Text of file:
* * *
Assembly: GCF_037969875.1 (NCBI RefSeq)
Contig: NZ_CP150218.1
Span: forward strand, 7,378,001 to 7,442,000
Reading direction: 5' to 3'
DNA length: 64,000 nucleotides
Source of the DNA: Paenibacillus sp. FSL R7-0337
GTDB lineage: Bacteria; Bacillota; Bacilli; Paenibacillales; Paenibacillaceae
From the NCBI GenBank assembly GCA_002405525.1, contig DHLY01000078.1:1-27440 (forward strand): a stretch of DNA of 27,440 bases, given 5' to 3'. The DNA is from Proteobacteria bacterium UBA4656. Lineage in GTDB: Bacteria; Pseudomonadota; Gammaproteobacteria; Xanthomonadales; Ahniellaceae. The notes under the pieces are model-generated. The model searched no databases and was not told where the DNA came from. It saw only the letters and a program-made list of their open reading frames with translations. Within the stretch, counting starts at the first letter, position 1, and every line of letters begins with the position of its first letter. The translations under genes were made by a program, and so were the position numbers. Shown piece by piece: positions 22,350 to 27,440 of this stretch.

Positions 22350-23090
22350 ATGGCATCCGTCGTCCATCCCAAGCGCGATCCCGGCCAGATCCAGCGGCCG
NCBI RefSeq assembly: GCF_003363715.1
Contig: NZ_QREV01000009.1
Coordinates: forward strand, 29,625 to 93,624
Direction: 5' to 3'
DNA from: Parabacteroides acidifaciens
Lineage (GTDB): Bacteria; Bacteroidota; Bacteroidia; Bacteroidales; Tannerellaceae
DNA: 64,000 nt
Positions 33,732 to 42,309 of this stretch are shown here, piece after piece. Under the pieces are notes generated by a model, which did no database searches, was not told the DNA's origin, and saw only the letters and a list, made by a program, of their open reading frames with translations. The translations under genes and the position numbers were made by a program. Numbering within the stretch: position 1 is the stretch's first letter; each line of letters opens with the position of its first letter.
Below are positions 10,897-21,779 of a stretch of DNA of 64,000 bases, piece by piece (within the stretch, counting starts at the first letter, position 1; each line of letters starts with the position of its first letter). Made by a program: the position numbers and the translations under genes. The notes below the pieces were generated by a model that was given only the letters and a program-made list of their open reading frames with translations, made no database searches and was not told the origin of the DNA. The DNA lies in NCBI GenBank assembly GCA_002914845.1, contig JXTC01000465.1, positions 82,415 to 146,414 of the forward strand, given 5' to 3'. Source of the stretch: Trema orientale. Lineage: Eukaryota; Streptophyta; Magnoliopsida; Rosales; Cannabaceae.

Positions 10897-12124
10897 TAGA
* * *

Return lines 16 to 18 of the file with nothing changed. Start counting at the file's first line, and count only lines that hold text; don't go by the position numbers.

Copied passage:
Lineage (GTDB): Bacteria; Bacteroidota; Bacteroidia; Bacteroidales; Tannerellaceae
DNA: 64,000 nt
Positions 33,732 to 42,309 of this stretch are shown here, piece after piece. Under the pieces are notes generated by a model, which did no database searches, was not told the DNA's origin, and saw only the letters and a list, made by a program, of their open reading frames with translations. The translations under genes and the position numbers were made by a program. Numbering within the stretch: position 1 is the stretch's first letter; each line of letters opens with the position of its first letter.